Could fibromyalgia, whatever else it is – also be a mitochondrial disorder?
So maybe you’re not speaking up because you feel you’re out of options. Keep talking anyway! Even if it comes out “bitchy.” Suggesting treatments you’ve read about isn’t disrespecting medical professionals. At the end of the day, we all have the same goal to get better, right? If we keep talking, we’ll connect with people who can help in ways we never imagined. We already are here.
Superwoman, it’s your time to fly. Let’s talk about you. One, two, three… Go.
"The effect of this is comparable to obesity, something that public health takes very seriously," said Julianne Holt-Lunstad, the lead study author. "We need to start taking our social relationships more seriously."
Loneliness and social isolation can look very different. For example, someone may be surrounded by many people but still feel alone. Other people may isolate themselves because they prefer to be alone. The effect on longevity, however, is much the same for those two scenarios.
In this edition we reveal that on 30 March a change in the law makes it much harder for people to reclaim employment and support allowance (ESA) after being turned down.
In addition, we learn about the claimant sanctioned again because his first sanction had left him starving and the claimant sanctioned for spending the night in intensive care with his newborn baby.
And we ask for your views in our survey on claimant sanctions and deaths.
During seven weeks of undercover work at a universal credit contact centre in Bolton, Channel 4 journalists witnessed a farcical mess of centralised IT failure. But what really stood out were the underhand tactics DWP staff were found to use against claimants: from deliberately withholding hardship payments from people struggling after having their benefits sanctioned, to hiding the flexible fund put in place to pay for clothes or a bus fare they needed to help them get a job.
“The whole idea is the punishment, that’s what you’ve got to suffer,” one adviser was filmed explaining. This mentality is normal now and beyond Dispatches the evidence is mounting.
Disabled travellers are deterred from taking the train by poorly trained staff, confusion over booking requirements and inaccessible stations, according to a charity, which says targets to provide accessible trains could be rendered meaningless.
Only one in five train stations in England is fully accessible, research by the Papworth Trust found, while two-thirds of disabled people say the need to book assistance rather than turn up and go means they use trains less than they otherwise would.
Doctors don't much care for conditions we don't understand well, can't treat effectively, and can't even confirm with a blood test. The frustration that results often translates into one of medicine's more common, and most regrettable missteps: blaming the victim. Patients with syndromes are often overtly, or at least covertly, blamed for their symptoms and engender an "it's all in his/her head" attitude in their doctor.
For too long our political leaders have focused on reducing spending and raising taxes in order to tackle the deficit. Politicians, the civil service, the commentariat and the academic world all see this as the only solution. This view is, however, based on a fallacy of composition which fatally undermines its efficacy. What might well be sensible for an individual who is over-spending, and which has no measurable impact on the economy as a whole, does not work for the government which is a major player.
The government has admitted that more than 30 secret reviews carried out following the deaths of benefit claimants called for improvements in how the Department for Work and Pensions (DWP) operates locally and nationally.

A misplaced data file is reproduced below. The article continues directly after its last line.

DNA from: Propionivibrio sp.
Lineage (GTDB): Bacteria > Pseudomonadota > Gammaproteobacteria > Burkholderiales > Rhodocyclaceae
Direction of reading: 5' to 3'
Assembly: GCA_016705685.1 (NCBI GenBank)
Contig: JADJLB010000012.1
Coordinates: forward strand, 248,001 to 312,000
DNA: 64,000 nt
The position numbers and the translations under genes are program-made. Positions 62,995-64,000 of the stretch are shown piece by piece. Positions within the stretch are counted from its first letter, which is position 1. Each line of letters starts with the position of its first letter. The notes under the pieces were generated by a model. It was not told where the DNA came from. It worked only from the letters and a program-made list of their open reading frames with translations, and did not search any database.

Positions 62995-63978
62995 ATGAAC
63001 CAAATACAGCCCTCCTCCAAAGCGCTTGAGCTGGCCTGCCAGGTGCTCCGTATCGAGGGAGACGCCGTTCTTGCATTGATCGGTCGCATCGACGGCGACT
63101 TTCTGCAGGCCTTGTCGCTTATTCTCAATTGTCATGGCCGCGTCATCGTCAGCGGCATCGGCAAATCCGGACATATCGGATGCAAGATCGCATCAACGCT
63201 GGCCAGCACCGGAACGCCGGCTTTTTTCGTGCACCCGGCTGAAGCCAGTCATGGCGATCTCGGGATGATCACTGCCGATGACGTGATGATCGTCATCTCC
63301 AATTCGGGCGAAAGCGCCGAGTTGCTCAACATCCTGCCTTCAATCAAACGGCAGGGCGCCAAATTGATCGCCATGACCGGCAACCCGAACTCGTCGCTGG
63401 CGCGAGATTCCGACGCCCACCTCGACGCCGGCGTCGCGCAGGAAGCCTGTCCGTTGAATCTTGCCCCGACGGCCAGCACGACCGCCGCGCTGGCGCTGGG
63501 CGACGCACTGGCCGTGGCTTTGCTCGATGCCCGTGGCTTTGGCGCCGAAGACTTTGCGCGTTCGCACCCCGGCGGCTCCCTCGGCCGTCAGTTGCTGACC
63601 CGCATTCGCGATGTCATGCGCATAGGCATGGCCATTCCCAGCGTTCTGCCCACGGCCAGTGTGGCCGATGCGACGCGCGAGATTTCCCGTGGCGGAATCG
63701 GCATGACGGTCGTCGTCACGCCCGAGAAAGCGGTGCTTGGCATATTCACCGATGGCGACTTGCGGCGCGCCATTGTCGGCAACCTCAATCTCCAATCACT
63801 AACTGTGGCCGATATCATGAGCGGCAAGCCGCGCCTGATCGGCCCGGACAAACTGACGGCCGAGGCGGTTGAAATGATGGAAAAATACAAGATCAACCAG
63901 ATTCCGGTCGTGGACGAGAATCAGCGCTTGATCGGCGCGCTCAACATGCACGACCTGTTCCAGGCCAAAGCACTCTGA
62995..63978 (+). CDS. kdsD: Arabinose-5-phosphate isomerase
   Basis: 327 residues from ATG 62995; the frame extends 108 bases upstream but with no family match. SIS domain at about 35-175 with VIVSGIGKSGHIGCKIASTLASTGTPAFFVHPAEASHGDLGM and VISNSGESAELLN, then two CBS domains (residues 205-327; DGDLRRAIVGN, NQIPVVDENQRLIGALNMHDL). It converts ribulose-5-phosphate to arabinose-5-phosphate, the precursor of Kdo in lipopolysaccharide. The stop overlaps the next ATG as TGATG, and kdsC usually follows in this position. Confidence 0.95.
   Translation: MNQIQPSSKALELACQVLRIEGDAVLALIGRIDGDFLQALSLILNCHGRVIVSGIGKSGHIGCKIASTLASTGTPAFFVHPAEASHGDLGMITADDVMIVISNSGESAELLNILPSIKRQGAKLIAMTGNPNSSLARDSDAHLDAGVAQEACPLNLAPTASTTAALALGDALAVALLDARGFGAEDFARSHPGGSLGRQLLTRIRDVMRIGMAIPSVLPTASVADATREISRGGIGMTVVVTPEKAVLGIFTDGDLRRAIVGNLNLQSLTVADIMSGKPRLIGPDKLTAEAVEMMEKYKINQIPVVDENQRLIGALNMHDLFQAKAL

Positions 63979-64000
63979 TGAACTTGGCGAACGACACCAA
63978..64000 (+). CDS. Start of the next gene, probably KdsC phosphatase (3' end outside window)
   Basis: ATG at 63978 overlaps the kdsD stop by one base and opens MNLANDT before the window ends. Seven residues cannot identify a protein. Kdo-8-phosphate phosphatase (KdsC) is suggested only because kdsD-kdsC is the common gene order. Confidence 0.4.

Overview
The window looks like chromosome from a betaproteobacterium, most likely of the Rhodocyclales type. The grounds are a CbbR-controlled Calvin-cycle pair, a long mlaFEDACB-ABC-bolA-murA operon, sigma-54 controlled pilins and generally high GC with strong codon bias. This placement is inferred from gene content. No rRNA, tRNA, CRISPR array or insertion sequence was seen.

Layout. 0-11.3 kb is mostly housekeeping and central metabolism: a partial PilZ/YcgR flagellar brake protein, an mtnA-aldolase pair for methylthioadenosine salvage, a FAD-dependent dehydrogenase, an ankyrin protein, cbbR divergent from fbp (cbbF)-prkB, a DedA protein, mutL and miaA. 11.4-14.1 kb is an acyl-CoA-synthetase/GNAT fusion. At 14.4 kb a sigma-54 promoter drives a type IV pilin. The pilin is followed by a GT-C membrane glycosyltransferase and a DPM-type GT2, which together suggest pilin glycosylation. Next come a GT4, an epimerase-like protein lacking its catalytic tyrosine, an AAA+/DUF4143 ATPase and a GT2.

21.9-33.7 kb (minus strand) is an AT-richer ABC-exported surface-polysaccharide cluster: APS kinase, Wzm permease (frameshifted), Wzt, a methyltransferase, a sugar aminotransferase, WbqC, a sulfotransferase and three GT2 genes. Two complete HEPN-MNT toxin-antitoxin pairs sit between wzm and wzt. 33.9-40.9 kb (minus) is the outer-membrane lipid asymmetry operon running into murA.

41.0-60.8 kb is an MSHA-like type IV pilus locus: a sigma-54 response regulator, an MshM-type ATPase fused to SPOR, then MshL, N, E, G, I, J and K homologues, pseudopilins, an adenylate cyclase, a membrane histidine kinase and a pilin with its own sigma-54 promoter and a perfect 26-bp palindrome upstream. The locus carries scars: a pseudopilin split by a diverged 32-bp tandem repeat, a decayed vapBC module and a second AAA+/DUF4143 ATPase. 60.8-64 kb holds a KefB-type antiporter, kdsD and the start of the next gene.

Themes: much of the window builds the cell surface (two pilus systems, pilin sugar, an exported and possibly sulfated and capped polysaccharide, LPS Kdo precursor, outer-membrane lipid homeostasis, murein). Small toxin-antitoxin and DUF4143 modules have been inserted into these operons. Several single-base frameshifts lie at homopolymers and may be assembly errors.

The “appalling” statistic has added to pressure on DWP to publish the reviews, and is the latest in a series of revelations to emerge through Freedom of Information Act (FoIA) requests, which disabled activists say “should be setting alarm bells ringing at Westminster”.
A new Iowa State University study analyzed the divorce rate for couples in which either spouse was diagnosed with a serious illness. The study, published in the March issue of the Journal of Health and Social Behavior, found a 6 percent higher probability of divorce for couples in which wives got sick compared to marriages in which wives remained healthy. However, a husband's illness did not increase the risk for divorce.
New research shows that patients with fibromyalgia have hypersensitivity to non-painful events based on images of the patients’ brains, which show reduced activation in primary sensory regions and increased activation in sensory integration areas. Findings suggest that brain abnormalities in response to non-painful sensory stimulation may cause the increased unpleasantness that patients experience in response to daily visual, auditory and tactile stimulation.
We operate in a society where it seems as if there is some secret committee that hands out awards for people who work through any sickness, embrace sleep depravation or race through the work day without eating. It took me over 36 years to be able to admit to myself that no one was going to give me a gold star for constantly pushing myself forward.
Ever since it was first given its name, in 1988, the condition known as chronic fatigue syndrome has been trivialized by doctors and laypeople alike, dismissed as mere malingering. So it felt momentous, earlier this month, when the Institute of Medicine released an exhaustively documented report announcing that CFS—also called, in some circles, myalgic encephalomyelitis, because of its effects on the muscles and brain—is real. As the authors put it, “The primary message of this report is that ME/CFS is a serious, chronic, complex, multisystem disease that frequently and dramatically limits the activities of affected patients.” They suggested that it be given a new name: systemic exertion intolerance disease.
A team of Spanish scientists, which includes several researchers from the University of Granada, has confirmed that there is a relation between the levels of certain environmental pollutants that a person accumulates in his or her body and their level of obesity. Subjects with more pollutants in their organisms tend to have higher levels of cholesterol and triglycerides, which are important risk factors for cardiovascular disease.